I suppose the Kennewick Northern was an earlier, more-elaborate NP alternative to the Connell Northern Railway which the NP incorporated and constructed in 1909-1910 to Adco, a WC connection near Adrian.  This gave them a shorter all-NP outlet for grain from central Washington.

The Kennewick Northern would also appear to have been a defensive move against the North Coast (UP), a possible GN-SP&S connection, and later the Milwaukee Road’s Hanford Branch.  Interesting that NP gave up on it in 1923, when the Wenatchee Southern scheme was still alive.

I am somewhat surprised that Cheever missed it.  I presume it did not appear in the ICC reports he used as research.  Below are some items from my internet search.  Please pardon the OCR errors.

Roger XXXX

From Minnesota Historical Society:
“Incorporated in 1908 under the laws of Washington State, the company purposed to build a railway line, heading north out of Kennewick in south-central Washington State. It ceased business and was conveyed to NP in 1923.”

From the Kennewick Courier, 1908 July 24th:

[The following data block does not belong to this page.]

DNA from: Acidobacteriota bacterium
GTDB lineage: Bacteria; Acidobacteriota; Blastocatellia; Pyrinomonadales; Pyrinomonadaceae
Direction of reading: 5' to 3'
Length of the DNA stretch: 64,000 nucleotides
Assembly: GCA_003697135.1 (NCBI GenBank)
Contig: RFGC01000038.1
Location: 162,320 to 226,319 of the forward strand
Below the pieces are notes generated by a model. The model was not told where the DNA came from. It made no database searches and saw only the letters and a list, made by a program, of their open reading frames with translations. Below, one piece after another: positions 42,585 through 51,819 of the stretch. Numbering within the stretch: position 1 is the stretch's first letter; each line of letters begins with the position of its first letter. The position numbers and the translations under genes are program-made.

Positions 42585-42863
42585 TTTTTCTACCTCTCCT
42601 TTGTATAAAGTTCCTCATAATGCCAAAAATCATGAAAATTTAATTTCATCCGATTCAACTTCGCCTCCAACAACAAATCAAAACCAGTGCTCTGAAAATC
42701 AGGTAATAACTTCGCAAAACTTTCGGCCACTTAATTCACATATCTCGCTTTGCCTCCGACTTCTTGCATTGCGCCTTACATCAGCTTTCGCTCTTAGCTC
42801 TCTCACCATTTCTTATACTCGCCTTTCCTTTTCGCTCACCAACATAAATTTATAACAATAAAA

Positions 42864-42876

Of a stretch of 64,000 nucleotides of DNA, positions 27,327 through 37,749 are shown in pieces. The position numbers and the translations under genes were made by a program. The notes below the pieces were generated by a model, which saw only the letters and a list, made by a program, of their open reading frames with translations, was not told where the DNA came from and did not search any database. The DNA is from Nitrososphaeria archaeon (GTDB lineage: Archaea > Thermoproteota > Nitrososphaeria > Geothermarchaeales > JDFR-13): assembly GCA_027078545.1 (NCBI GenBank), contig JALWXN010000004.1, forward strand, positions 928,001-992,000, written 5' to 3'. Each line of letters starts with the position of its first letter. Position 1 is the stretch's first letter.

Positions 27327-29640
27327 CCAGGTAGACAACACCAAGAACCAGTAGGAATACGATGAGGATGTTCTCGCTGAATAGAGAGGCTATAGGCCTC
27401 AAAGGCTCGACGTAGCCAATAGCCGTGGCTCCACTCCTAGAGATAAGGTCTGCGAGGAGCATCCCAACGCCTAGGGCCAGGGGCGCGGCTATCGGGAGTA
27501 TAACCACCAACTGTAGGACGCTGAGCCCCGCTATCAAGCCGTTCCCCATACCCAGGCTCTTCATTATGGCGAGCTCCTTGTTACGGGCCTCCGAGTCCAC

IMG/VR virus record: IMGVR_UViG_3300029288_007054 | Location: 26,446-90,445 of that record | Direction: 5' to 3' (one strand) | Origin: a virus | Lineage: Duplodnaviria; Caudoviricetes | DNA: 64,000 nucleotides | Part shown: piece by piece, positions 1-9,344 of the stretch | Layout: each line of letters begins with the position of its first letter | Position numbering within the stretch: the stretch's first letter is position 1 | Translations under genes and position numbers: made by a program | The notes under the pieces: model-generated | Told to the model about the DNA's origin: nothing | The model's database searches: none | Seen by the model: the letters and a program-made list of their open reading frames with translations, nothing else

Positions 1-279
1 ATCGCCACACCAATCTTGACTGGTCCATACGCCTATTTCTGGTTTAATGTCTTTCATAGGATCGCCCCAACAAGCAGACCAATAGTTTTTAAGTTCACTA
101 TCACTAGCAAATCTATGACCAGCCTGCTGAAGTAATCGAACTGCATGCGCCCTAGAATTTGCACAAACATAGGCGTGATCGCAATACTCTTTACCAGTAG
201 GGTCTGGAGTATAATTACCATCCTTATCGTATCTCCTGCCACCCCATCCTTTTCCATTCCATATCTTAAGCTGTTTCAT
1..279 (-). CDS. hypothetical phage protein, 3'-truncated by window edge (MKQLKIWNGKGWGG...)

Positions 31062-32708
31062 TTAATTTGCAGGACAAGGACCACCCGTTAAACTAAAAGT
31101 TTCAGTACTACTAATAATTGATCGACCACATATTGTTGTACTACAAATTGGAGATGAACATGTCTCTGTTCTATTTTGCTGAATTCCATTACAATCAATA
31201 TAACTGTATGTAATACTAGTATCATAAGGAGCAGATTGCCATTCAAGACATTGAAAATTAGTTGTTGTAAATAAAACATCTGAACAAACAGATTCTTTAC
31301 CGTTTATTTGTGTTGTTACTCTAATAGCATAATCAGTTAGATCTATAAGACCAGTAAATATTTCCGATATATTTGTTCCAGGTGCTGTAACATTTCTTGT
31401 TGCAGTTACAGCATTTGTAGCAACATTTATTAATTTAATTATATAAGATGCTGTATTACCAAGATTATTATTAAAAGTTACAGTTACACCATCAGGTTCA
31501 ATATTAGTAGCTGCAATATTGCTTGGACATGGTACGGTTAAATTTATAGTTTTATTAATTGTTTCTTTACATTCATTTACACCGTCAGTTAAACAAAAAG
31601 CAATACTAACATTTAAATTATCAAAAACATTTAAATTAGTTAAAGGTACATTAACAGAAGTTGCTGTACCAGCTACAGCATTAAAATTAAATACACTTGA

“KENNEWICK NORTHERN RAILWAY INCORPORATED The Northern Pacific to Build Branch Line from Kennewick to Canadian Boundry. Opens Up Rich Territory. The Northern Pacific railway will build the long-expected branch line up the Columbia from this place to Wenatchee and on up to the Boundary line. As before announced the surveyors are in the field running the preliminary lines between here and Priest Rapids and they already have instructions to commence on the location work asf soon as the preliminary is done. The local company has already been organized and the articles of incorporation were filed with the Secretary of State, at Olympia by Attorney B. S. Grosscup Tuesday. According to these articles the Kennewick Northern will run from Kennewick up the Columbia river to British Columbia, traversing the entire width of the state from north to south, and opening up a large territory now without railroad service and making it tributary to Kennewick. H. C. Nutt, general manager of the Northern Pacific railway; M. P. Martin, controller of the Northwest Improvement company and George H. Plummet, ern land agent of the Northern Pacific railway, sign the articles of incorporation and with F. S. Jarvis, chief clerk in the general manager's office, and J. L. Taggert, chashier in the Improvement company's office, will act as directors. The capital stock of the Kennewick Northern is fixed at #5,000,000. The nai 1 .office of the company will be at Tacoma. No part of the state of Washington is more in need of transportation facilities than the region transversed by the new line.”